Gulf Cooperation Council ‘reassured’ by Iran nuclear deal

Ron Kampeas

WASHINGTON (JTA) — A coalition of Persian Gulf Arab nations was “reassured” by Secretary of State John Kerry’s explanation of the Iran nuclear deal, the Qatari foreign minister said.

“The Gulf Cooperation Council countries have welcomed … what has been displayed and talked about by His Excellency Mr. Kerry, and he let us know that there’s going to be a kind of live oversight for Iran not to gain or to get any nuclear weapons,” Khalid Bin Mohammed al-Attiyah told reporters Monday while with Kerry in Doha, where Qatar was hosting a GCC meeting with Kerry. “This is reassuring to the region.”

Al-Attiyah also called the deal the “best option amongst other options in order to try to come up with a solution for the nuclear weapons of Iran though dialogue, and this came up as a result of the efforts exerted by the United States of America and its allies. We are sure that all the efforts that have been exerted make this region very secure, very stable.”

The GCC comprises – in addition to Qatar – Saudi Arabia, the United Arab Emirates, Kuwait, Bahrain and Oman.


The cautious endorsement was a coup for Kerry, who has insisted that the region’s Arab nations have accepted the sanctions relief for nuclear restrictions deal reached July 14 between Iran and six major powers. Al-Attiyah suggested he was speaking for the entire GCC, although in the past, such meetings have been followed by disagreements among members.

Israel’s government vehemently opposes the deal and wants Congress to use its power to kill it by the end of September. Israeli leaders, including Israeli Prime Minister Benjamin Netanyahu, have claimed that moderate Arab countries also oppose the deal.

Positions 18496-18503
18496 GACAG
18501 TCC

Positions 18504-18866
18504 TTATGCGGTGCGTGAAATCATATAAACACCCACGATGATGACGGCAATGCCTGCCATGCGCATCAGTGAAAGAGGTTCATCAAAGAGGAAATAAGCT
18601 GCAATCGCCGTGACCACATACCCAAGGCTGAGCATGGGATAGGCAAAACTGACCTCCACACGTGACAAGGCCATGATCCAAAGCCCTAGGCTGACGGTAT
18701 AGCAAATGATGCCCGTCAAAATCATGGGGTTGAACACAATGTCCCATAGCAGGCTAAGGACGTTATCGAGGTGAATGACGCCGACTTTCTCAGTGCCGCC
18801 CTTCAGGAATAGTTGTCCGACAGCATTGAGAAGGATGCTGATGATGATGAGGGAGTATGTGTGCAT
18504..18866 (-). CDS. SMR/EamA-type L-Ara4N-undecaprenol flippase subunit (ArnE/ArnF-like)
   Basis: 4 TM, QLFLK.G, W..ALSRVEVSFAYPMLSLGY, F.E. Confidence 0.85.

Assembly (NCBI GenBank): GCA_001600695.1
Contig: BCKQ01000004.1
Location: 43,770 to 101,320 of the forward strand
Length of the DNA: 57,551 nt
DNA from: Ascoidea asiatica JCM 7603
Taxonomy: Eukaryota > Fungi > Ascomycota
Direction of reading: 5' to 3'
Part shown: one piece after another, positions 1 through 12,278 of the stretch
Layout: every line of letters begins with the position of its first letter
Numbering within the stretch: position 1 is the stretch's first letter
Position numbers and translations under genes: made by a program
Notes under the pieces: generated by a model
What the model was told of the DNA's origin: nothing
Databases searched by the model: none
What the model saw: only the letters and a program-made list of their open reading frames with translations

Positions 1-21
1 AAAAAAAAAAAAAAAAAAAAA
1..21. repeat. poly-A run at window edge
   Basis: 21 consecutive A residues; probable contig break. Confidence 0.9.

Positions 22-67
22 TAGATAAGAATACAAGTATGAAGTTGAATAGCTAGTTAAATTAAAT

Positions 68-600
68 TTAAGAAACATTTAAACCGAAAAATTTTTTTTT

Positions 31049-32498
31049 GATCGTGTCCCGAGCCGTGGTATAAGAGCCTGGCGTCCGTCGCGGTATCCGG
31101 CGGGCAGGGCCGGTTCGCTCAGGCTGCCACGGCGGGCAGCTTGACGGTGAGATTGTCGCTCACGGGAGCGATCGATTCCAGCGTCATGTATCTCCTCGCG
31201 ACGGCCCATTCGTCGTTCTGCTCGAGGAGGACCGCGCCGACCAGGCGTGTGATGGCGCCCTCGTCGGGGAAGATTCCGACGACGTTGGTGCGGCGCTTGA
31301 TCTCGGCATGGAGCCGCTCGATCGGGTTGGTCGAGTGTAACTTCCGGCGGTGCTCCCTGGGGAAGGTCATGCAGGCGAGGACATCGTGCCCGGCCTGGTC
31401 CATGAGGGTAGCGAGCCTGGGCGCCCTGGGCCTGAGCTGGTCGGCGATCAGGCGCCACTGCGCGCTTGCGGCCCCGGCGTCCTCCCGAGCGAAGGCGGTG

The Obama administration has offered regional powers enhanced security cooperation as it seeks to assuage anxieties in the wake of the deal, which Israel and some of its neighbors see as enhancing Iran’s influence and mischief making in the Middle East.

Kerry at the news conference described enhanced cooperation in missile defense, combating terrorism, and cyber security.

“Today my counterparts and I have discussed the steps that we will take and how we intend to build an even stronger, more enduring and more strategic partnership with particular focus on our cooperative counterterrorism, counterinsurgency, and also on our cooperation in countering the destabilizing activities taking place in the region,” he said.

Just prior to arriving in Qatar for the meeting with the GCC, Kerry was in Egypt, where he announced the resumption of the U.S.-Egypt strategic dialogue, suspended six years ago in part because of U.S. concerns about Egyptian human rights abuses. The Obama administration last month delivered six F-16 fighter jets to Egypt.

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